Feb 6. Three voices: a prophet, a pope, and a poet

Monday, February 6, 2017
“If you remove from your midst oppression, false accusation and malicious speech” . . . Isaiah 58

Pre-note: today’s post is longer than ordinary, and quotes 3 authors, the prophet Isaiah, Pope Francis, and the poet Warsan Shire. I think you may find them worth the time they require.

Have a blest Monday of this work week.
John st sj

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Yesterday, two seemingly unrelated texts came my way. The first is the Warsan Shire poem, “Home,” new to me, sent by a soul friend in our English Department. The second is familiar, Isaiah’s eloquent prophecy from Chapter 58 for this 5th Sunday in Ordinary Time.. “Unrelated”? Only on the surface: the tensions roiling the world because of the Trump Administration’s ban on people entering the U.S. from 7 majority Muslim countries and a Federal Judge’s block of the ban. In a country grown from immigrants, fear and anger about “the stranger” should not surprise. Yet such anger in the land wears on us all. It helps me to remember that fear of and violence toward immigrants has erupted in my country before, (e.g. 1844, 1877, 1920-24). Such troubles aren’t new during the 2+ centuries of the U.S. either. Isaiah addressed them many centuries ago.

Text # 1: Isaiah 58:7-10

Thus says the LORD:
Share your bread with the hungry,
shelter the oppressed and the homeless;
clothe the naked when you see them,
and do not turn your back on your own.
Then your light shall break forth like the dawn,
and your wound shall quickly be healed;
your vindication shall go before you,
and the glory of the LORD shall be your rear guard.
Then you shall call, and the LORD will answer,
you shall cry for help, and he will say: Here I am!
If you remove from your midst
oppression, false accusation and malicious speech;
if you bestow your bread on the hungry
and satisfy the afflicted;
then light shall rise for you in the darkness,
and the gloom shall become for you like midday.

In July, 2013, for his first trip as Pope, Francis chose the tiny island of Lampedusa, just off Sicily, a place home to the dangers and deaths of immigrants trying to enter Europe. That day Francis spoke to the whole world to “reawaken our consciences.” Here is a short clip.

Text # 2: Pope Francis:

“Immigrants who died at sea, from that boat that, instead of being a way of hope was a way of death. . . . . I felt that I ought to come here today to pray, to make a gesture of closeness, but also to reawaken our consciences so that what happened would not be repeated. Not repeated, please!”

Text # 3: – Warsan Shire, “Home”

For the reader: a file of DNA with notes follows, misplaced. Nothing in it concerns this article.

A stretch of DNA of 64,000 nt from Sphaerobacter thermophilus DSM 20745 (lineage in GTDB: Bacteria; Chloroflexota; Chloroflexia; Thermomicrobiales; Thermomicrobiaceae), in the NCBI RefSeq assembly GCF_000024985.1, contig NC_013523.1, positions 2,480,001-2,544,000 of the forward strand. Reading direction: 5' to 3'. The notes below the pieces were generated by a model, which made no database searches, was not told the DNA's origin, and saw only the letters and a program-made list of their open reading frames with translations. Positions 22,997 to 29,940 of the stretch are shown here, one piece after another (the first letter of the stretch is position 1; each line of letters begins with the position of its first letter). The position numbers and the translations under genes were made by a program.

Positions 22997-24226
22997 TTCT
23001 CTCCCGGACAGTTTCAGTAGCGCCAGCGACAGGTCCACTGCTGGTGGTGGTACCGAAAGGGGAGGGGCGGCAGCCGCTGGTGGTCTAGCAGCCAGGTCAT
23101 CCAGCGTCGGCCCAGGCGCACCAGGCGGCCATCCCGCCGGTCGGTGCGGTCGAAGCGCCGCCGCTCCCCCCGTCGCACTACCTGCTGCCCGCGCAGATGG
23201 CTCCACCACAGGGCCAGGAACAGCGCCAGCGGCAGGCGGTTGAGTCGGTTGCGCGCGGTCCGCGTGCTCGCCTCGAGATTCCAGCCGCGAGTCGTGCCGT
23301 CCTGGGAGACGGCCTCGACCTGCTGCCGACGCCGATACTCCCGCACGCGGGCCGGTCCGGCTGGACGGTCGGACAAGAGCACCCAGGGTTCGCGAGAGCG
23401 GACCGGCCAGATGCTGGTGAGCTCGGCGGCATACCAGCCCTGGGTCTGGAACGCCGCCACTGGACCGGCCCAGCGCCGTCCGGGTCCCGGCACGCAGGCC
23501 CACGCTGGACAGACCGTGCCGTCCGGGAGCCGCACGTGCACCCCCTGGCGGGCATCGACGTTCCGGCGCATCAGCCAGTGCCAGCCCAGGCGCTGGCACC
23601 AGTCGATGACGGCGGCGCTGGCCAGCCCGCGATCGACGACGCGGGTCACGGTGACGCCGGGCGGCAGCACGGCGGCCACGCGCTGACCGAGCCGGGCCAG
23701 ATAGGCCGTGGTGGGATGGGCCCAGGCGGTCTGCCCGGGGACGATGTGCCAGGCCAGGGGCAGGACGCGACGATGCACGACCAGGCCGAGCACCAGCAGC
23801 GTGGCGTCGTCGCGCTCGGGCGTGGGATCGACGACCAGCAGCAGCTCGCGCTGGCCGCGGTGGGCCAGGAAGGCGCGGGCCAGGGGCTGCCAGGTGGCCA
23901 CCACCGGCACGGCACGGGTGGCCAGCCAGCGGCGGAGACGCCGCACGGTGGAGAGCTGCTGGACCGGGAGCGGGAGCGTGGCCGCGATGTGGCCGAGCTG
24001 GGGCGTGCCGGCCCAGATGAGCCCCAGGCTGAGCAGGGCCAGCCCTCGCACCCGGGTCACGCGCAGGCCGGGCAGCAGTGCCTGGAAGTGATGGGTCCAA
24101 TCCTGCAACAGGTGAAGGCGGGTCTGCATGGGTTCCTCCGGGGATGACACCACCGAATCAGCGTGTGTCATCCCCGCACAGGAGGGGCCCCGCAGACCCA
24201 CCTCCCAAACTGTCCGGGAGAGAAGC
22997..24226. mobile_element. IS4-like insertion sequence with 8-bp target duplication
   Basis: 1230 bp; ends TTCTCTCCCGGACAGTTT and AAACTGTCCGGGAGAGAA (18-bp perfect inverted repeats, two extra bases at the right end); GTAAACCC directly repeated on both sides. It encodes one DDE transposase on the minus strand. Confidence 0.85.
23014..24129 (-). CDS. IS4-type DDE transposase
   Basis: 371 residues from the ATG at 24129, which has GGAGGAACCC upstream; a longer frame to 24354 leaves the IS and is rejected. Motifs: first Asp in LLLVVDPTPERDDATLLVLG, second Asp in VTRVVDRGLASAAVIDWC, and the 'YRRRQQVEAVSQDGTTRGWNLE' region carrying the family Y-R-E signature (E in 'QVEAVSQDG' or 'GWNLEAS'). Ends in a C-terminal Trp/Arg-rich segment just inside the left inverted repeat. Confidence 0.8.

This is the second Warsan Shire poem for the Work Day/Hard Time list. Her words remind me of Isaiah 58, yesterday’s first scripture. As always, it’s best to read the poet out loud, with pauses but I find it a lot harder than most Work Day posts, to read these words out loud.


no one leaves home unless
home is the mouth of a shark
you only run for the border
when you see the whole city running as well


your neighbors running faster than you
breath bloody in their throats
the boy you went to school with
who kissed you dizzy behind the old tin factory
is holding a gun bigger than his body
you only leave home
when home won’t let you stay.


no one leaves home unless home chases you
fire under feet
hot blood in your belly
it’s not something you ever thought of doing
until the blade burnt threats into
your neck
and even then you carried the anthem under
your breath
only tearing up your passport in an airport toilets
sobbing as each mouthful of paper
made it clear that you wouldn’t be going back.


you have to understand,
that no one puts their children in a boat
unless the water is safer than the land
no one burns their palms
under trains
beneath carriages
no one spends days and nights in the stomach of a truck
feeding on newspaper unless the miles travelled
means something more than journey.
no one crawls under fences
no one wants to be beaten


no one chooses refugee camps
or strip searches where your
body is left aching
or prison,
because prison is safer
than a city of fire
and one prison guard
in the night
is better than a truckload
of men who look like your father
no one could take it
no one could stomach it
no one skin would be tough enough


go home blacks
dirty immigrants
asylum seekers
sucking our country dry
niggers with their hands out
they smell strange
messed up their country and now they want
to mess ours up
how do the words
the dirty looks
roll off your backs
maybe because the blow is softer
than a limb torn off


or the words are more tender
than fourteen men between
your legs
or the insults are easier
to swallow
than rubble
than bone
than your child body
in pieces.
i want to go home,
but home is the mouth of a shark
home is the barrel of the gun
and no one would leave home
unless home chased you to the shore
unless home told you
to quicken your legs
leave your clothes behind
crawl through the desert
wade through the oceans
be hunger
forget pride
your survival is more important


no one leaves home until home is a sweaty voice in your ear
run away from me now
i dont know what i’ve become
but i know that anywhere
is safer than here

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One Response to Feb 6. Three voices: a prophet, a pope, and a poet

  1. Pingback: April 10 – three voices for a time of high tension, fear, and anger — a prophet, a pope, a poet | Poetry Blog: "A Work Day in Hard Times"

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